TedschadlerBy Ted Schadler

"Embrace chaos; deliver results." Really? Unleash social networks, employee-generated video, and wikis loose in my company? That sounds hard for any normal company. Yet that's the theme of our event here in Orlando.

At the end of day one, after listening to a varied and experienced line-up of presenters, I came away with the feeling that not only is it possible to embrace chaos and deliver results, it's also an imperative.

Here are some loosely worded and paraphrased quotes from speakers that anchor my feeling:

When Ken Washington, chief privacy officer of Lockheed Martin, was asked how he convinced the CEO to allow blogs and social networks at Lockheed Martin, he said that in the war for talent these tools will help us "attract and retain talent."

It makes a ton of sense if you think about it. We know from our Technographics studies that the Internet-native Gen Y generation behaves completely differently than their Gen X siblings. They use IM, social networks, and blogs to communicate and get their work done. And the Millenials that follow them are even more estranged from old-school tools like email. These new employees expect the power that a Facebook brings.

How does Ken get these tools rolled out sensibly and safely? By assembling a working group that meets weekly (or bi-weekly, I forget) to plan and implement. The working group includes a person from each business unit that has the trust and ear of its vice president and HR head. He also has the corporate council and HR leader on the team. You'd expect that from a chief privacy officer. (Ken says that 43% of large companies have a chief privacy officer.)

Another thought from Ken brought a smile to my face. One of Ken's inevitable forces was "hyper-connectivity." We feel the same way, that the Internet connects every person to every other person (duh) and also every thing to every other thing. We called it the X Internet in 2001, and it's now really coming true for Lockheed Martin.

One final thought from Ken: Lockheed Martin allows employees to upload employee-generated video to a shared workspace. I'm very excited to hear that. I believe that YouTube is revolutionary in changing how consumers present ideas to each other, and now businesses can do the same in the safety of their own firewalls.

From Karla Gill of Marriott Corporation, we learned about OnePlace, Marriott's information workplace. (We're staying in the very nice JW Marriott hotel.) Back on message here: Karla has engineered chaos right out of a massive overhaul and upgrade of their messaging and collaboration tools. When you have 19 hotel brands and operations around the world, collaboration is a killer application.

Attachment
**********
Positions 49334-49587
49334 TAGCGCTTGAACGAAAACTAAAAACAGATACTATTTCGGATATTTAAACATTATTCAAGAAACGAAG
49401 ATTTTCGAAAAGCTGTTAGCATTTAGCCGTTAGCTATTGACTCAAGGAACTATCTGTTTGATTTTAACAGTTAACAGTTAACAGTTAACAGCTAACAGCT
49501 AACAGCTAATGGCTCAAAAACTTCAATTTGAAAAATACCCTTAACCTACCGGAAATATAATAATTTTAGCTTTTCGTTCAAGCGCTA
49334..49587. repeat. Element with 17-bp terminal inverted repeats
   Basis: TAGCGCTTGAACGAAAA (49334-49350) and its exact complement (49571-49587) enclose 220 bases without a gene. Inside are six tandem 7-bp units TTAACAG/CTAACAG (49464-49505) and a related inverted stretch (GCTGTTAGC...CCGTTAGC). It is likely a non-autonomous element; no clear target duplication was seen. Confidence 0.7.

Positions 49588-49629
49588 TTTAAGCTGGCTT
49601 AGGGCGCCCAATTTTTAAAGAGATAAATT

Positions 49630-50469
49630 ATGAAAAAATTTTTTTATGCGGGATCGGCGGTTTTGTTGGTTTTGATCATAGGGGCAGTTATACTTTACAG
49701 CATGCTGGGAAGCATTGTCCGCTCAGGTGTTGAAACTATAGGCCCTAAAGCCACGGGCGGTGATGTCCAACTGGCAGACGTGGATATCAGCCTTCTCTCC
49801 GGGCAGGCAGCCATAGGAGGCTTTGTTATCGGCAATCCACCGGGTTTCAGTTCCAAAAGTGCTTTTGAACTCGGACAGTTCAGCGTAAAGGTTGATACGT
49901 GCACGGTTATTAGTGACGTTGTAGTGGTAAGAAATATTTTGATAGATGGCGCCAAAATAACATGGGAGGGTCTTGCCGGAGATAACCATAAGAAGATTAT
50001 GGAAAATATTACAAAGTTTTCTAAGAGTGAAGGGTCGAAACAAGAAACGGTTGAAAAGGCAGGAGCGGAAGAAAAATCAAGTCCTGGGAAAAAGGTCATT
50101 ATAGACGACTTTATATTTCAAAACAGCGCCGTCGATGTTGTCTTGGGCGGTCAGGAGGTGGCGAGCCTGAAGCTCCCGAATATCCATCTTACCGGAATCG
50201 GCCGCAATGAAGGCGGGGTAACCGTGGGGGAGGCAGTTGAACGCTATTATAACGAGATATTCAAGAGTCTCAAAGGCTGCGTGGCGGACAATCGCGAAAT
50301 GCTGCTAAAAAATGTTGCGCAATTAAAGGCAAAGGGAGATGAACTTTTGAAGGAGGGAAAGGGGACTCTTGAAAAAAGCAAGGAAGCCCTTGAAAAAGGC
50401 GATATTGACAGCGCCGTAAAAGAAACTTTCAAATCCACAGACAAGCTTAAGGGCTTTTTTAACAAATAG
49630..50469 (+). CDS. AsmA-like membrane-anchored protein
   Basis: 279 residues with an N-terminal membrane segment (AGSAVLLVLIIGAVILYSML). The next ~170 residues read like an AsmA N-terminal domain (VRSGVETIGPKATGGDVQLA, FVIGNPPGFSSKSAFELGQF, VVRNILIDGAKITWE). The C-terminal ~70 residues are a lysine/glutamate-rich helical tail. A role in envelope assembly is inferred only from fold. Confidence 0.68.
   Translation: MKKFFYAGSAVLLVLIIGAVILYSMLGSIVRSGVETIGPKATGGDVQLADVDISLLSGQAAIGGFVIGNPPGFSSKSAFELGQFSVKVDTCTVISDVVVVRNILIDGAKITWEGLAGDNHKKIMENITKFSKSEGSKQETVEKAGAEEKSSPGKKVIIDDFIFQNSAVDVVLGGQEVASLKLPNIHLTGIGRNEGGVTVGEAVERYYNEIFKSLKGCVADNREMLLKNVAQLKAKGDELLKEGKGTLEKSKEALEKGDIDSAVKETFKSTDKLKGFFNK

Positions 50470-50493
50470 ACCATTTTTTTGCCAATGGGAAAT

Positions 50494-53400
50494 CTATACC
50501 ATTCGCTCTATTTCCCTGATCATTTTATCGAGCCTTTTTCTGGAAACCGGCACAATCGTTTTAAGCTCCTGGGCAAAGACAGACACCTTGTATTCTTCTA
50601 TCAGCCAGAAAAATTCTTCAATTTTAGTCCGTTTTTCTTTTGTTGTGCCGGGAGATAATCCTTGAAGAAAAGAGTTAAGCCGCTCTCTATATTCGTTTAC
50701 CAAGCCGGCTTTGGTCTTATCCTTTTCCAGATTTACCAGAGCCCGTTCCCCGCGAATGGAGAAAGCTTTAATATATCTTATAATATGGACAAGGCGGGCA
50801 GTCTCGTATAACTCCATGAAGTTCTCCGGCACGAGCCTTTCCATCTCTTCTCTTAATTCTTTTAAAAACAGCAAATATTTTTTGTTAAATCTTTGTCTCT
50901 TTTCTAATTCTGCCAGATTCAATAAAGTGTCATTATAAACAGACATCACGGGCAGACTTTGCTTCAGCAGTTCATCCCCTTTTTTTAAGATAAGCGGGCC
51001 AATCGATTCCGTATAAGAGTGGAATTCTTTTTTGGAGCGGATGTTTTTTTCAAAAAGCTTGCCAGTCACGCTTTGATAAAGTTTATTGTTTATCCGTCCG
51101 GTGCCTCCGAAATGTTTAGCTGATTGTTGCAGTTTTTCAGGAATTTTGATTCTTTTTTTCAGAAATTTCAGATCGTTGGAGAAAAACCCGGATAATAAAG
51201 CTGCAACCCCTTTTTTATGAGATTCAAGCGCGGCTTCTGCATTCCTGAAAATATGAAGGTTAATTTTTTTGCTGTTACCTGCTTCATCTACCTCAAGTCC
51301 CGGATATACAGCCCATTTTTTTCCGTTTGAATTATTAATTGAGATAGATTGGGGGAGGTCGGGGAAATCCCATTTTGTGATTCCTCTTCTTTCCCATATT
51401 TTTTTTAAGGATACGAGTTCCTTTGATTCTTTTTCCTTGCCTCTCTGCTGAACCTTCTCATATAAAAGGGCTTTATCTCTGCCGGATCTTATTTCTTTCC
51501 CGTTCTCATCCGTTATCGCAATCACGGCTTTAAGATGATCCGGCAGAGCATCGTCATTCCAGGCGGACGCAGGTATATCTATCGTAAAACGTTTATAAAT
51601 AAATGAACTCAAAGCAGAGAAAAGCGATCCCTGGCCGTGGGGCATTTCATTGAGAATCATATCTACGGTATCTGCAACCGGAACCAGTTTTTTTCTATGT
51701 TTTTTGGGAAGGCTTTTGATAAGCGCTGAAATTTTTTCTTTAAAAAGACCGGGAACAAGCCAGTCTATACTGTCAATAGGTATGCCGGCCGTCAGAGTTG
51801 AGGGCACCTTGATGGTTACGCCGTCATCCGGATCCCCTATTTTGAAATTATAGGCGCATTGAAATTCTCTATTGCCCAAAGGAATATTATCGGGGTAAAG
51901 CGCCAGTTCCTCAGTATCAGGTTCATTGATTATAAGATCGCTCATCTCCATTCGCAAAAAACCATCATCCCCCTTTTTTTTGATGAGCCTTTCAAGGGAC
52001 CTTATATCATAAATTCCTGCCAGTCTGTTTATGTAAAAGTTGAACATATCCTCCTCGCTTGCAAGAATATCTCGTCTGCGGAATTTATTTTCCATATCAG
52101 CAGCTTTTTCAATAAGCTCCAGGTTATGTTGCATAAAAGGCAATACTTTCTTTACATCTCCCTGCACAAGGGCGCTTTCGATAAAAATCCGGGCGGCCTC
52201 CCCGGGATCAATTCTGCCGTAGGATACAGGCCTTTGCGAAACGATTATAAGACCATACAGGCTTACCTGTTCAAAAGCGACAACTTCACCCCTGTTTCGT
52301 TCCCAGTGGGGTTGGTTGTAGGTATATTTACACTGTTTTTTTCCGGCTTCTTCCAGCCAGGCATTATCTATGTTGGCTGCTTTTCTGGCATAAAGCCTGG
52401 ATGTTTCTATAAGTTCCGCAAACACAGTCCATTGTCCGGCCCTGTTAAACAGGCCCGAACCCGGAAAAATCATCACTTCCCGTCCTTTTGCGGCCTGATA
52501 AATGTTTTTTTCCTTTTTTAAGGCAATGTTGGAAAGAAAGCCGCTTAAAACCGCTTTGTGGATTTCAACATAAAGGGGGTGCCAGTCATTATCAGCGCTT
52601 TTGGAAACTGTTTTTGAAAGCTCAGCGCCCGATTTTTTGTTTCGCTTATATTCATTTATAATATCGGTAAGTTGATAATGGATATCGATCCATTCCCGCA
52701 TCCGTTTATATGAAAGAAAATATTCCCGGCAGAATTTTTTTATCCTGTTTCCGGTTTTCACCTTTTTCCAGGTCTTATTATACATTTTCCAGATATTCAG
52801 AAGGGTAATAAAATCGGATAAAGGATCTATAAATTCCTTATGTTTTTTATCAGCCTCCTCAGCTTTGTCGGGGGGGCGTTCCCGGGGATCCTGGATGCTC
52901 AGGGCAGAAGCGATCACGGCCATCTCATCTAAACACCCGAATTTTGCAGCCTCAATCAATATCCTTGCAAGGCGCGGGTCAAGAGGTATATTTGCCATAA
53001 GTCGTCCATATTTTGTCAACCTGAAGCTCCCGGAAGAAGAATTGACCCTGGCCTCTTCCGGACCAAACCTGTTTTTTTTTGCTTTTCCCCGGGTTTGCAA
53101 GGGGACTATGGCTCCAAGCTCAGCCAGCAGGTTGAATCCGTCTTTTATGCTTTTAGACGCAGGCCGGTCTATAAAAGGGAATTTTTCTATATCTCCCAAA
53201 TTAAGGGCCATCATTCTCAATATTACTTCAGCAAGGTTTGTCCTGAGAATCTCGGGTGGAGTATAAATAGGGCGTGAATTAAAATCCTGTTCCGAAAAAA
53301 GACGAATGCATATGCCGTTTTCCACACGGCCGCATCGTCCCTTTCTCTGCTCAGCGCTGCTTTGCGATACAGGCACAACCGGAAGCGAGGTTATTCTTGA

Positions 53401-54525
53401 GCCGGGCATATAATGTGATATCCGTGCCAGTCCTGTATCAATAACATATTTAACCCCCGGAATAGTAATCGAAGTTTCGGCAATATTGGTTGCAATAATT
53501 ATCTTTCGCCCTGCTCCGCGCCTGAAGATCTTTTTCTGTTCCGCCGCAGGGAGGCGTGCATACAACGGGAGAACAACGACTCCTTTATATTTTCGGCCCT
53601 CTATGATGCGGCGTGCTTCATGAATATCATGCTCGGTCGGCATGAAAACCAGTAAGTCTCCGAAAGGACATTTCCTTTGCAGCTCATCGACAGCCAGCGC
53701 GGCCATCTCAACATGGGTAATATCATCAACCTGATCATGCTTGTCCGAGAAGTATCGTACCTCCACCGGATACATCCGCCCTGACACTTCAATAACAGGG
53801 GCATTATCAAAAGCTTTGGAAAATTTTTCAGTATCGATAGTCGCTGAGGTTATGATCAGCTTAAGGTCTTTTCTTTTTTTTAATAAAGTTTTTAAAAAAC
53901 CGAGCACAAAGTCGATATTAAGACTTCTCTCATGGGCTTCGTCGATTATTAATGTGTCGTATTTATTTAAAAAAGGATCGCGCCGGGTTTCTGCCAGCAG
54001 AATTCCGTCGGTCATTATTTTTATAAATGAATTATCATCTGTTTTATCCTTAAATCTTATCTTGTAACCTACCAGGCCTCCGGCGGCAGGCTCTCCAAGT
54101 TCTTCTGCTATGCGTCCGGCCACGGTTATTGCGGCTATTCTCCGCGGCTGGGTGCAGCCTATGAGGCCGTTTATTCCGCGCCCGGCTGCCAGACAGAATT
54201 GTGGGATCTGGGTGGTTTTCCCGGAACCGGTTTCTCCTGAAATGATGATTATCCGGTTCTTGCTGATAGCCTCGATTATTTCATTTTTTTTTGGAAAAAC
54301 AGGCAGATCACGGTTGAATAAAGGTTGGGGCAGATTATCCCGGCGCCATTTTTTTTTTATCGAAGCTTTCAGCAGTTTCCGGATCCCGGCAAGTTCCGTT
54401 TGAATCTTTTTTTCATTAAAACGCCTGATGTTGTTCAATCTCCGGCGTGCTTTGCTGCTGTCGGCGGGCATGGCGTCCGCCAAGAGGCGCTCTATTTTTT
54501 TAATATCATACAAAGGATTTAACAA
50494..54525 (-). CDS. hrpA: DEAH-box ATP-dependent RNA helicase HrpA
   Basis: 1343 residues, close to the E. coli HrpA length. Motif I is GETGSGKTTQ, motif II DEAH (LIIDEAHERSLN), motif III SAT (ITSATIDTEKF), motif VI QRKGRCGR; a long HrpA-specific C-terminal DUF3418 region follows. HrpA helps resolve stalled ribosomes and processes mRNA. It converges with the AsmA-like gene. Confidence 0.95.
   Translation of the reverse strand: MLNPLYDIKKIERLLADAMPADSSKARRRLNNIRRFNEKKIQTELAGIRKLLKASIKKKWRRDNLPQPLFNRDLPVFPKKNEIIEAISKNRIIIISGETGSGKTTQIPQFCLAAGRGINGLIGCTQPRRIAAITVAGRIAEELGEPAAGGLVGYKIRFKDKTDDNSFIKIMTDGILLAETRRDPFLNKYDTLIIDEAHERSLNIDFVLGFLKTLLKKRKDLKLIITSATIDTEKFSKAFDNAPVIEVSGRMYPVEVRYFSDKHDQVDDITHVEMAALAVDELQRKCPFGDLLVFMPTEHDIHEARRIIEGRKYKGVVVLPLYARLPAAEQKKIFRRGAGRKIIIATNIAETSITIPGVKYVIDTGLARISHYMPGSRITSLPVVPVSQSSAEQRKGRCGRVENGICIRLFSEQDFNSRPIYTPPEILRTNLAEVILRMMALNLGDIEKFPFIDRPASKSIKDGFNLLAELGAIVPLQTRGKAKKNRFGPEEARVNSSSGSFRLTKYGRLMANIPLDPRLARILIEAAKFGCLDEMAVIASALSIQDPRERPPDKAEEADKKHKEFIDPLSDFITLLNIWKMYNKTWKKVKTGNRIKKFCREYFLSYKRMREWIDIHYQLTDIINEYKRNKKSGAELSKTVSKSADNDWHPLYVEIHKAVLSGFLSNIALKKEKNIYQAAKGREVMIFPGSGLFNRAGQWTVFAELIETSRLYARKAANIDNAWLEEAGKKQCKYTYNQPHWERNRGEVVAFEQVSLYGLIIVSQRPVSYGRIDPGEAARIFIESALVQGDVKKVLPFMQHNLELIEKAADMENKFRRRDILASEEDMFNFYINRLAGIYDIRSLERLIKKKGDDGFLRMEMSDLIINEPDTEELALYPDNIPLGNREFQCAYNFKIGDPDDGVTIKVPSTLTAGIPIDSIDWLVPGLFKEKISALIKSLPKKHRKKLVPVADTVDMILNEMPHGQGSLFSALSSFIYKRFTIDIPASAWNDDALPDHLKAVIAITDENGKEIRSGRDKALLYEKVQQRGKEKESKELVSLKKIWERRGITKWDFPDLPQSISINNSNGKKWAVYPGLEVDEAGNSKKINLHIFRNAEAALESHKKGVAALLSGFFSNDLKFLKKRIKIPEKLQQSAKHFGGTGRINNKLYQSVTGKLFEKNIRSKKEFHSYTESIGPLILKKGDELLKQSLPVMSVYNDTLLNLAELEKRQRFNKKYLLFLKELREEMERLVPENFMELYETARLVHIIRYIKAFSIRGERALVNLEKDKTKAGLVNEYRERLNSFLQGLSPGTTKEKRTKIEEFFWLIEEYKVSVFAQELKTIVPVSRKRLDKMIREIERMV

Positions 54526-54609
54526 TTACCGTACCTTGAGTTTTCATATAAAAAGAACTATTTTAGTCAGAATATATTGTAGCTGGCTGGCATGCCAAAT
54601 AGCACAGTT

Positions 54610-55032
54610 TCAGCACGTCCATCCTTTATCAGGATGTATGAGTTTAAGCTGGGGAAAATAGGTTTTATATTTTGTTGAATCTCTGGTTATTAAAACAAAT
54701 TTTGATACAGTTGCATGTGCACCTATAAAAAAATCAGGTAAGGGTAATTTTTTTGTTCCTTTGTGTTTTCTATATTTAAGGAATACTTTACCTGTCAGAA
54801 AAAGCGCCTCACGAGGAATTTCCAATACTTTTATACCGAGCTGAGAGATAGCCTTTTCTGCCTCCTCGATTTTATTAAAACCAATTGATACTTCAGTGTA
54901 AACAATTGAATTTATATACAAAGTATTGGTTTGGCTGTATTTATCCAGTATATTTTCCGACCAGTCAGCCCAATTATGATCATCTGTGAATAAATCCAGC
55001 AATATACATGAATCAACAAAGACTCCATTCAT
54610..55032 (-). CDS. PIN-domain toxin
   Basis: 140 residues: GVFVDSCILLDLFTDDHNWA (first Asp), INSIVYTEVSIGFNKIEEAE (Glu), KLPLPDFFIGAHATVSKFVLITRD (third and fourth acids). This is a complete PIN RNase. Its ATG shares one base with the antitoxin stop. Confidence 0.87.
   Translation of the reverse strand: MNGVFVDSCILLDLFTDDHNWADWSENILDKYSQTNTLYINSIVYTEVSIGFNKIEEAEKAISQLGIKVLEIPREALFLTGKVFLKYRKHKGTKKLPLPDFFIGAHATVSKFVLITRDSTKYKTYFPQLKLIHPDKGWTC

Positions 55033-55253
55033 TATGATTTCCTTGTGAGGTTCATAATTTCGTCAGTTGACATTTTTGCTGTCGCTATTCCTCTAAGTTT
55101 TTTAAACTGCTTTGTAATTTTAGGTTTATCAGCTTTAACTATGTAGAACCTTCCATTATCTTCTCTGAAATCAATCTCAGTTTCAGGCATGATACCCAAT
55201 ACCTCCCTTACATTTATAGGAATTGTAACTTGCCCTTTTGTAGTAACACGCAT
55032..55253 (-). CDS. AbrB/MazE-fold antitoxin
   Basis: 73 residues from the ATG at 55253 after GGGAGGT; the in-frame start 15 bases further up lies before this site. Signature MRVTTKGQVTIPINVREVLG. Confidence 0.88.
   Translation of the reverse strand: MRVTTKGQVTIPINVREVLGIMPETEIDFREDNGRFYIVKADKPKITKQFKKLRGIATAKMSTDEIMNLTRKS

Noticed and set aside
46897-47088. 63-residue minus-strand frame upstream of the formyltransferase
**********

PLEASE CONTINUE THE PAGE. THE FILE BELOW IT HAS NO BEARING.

One example of the benefits? Instead of every hotel submitting their operational results in gigantic spreadsheets by email; they are uploaded to a shared workspace and automatically tabulated. The benefit? Massive savings in email storage costs.

For Karla, the chaos is in orchestrating the resources of the firm so that the information workspace delivers the benefits immediately and that Marriott "associates" (employees) make the transition with grace and ease. (Change management is an important focus for Karla in making sure that the chaos turns into results. Hmmm, sounds like a key takeaway. Making sure information workers love the new tools.)

But Karla also reinforced the main thought that younger employees expect great collaboration tools. As a guiding spirit, Marriott CEO, Bill Marriott, now blogs. With an information workplace and a culture of collaboration, Marriott's also pushing the "attract and retain" agenda.

From Sandy Carter, IBM Vice President of SOA & WebSphere Strategy and Channels and Marketing and writer of a new book on SOA, described IBM's role in flattening the world to make firms more agile, we heard about 190 billion email messages and how to use serious gaming techniques to train people on enterprise architecture. The feedback from younger employees that grew up playing video games is very positive, and IBM is ramping up its investment in that tool.

Retention, once again.

IBM turns out to also be a big partner helping Implenia, the Swiss construction giant, build virtual worlds in a concept project called EOLUS ONE. Oliver Goh, business development executive at Implenia and his partner-in-crime, Tish, talked us through a very interesting application of virtual worlds: to serve as a control room that provides real-time access to the systems found in every commercial building: heating, cooling, security, fire alarm, lighting, and the like. The problem to be solved? Giving factilities management — and the sub-contractors that support each system — real-time visibility into the state of the building and real-time links to set the temperature, turn out lights, reset a false security alarm, or launch a trouble ticket.

The benefit? Let's start with a 34% decrease in energy costs at one pilot. To learn more, check out this report on the future of Web3D. Who's providing the energy to help Oliver get this done? It's customers, the owners of large commercial buildings. They get the benefits.

There's clearly a lot of work to do here to link virtual worlds to the real world. But here's one scenario where it makes sense. What's next? Keeping control over our leaky energy grid, perhaps? And there are sure to be payoffs for employees that have virtual world experience — they bring those skills with them.

All in all, it was a great day in Orlando, and if our guests learned how Web 2.0 and technology chaos can help them attract and retain the next generation of leaders, then a powerful business result indeed.